• Sniper incidents occurr- a passenger is injured in a tram near the hotel "Holiday Inn". A UN APC, which is supposed to protect the tram, did not react retreated. A second UN APC arrives to shelter the tram.


• Sculptor Alma Suljevic builds "Centaurs" from the burnt out shells of trams.


• Haris Silajdzic is appointed President of the Federation BiH; his deputy is Jadranko Prlic, who represents Croats.
• Sarajevans attend foreign language courses. The "Interlingua" school operates throughout the siege.

• NATO is ready to send 50,000 troops to implement the agreement if an agreement is reached in Geneva.
• The Humanitarian Organization "Marie Stopes International" opens to counsel for "post-traumatic stress disorder." Based on their votes, most women choose aerobics as their treatment.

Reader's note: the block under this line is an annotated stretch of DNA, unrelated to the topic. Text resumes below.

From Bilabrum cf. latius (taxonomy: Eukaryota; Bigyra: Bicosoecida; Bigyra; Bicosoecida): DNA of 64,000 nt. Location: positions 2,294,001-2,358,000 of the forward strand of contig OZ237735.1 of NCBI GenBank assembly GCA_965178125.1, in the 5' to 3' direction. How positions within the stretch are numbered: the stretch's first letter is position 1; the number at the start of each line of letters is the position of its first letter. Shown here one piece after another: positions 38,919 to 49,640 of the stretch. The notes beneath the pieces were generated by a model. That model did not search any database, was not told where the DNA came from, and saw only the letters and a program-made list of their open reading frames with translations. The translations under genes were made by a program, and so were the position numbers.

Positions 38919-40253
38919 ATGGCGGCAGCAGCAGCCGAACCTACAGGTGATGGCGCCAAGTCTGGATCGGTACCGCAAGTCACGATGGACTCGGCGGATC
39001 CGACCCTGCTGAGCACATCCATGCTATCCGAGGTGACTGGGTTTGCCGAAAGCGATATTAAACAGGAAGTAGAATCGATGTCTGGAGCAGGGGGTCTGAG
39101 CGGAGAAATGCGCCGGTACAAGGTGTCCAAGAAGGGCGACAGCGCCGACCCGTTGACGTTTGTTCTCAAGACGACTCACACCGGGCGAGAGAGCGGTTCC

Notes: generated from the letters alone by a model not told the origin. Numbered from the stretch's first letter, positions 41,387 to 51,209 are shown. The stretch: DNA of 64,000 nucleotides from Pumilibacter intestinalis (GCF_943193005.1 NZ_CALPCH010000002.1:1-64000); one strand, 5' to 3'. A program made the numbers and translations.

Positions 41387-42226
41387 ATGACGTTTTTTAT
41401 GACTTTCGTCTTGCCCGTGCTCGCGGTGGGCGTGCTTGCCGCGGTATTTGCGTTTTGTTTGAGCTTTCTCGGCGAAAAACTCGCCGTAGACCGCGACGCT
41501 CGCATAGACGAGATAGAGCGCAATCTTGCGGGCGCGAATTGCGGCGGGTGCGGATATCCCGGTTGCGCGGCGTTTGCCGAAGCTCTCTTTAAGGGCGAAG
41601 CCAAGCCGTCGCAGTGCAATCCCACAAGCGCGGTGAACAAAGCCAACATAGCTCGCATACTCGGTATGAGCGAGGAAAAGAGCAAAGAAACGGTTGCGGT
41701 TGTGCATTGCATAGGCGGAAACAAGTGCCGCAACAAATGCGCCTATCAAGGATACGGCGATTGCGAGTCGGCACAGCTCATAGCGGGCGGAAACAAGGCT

Cultural survival

The besieged city defends itself by culture and thus survives. Groups and individuals create whatever they used to create before the siege In impossible circumstances they produce films, write books, publish newspapers, produce radio programs, design postcards, stage exhibitions, performances, make blueprints for rebuilding the city, found new banks, organize fashion shows, shoot photographs, celebrate holidays, put on make up... Sarajevo is the city of the future and of the life in the post-cataclysm. In it on the ruins of the old civilization a new one is sprouting, an alternative one, composed of remains of urban elements Sarajevo lives a life of futuristic comics and science fiction movies.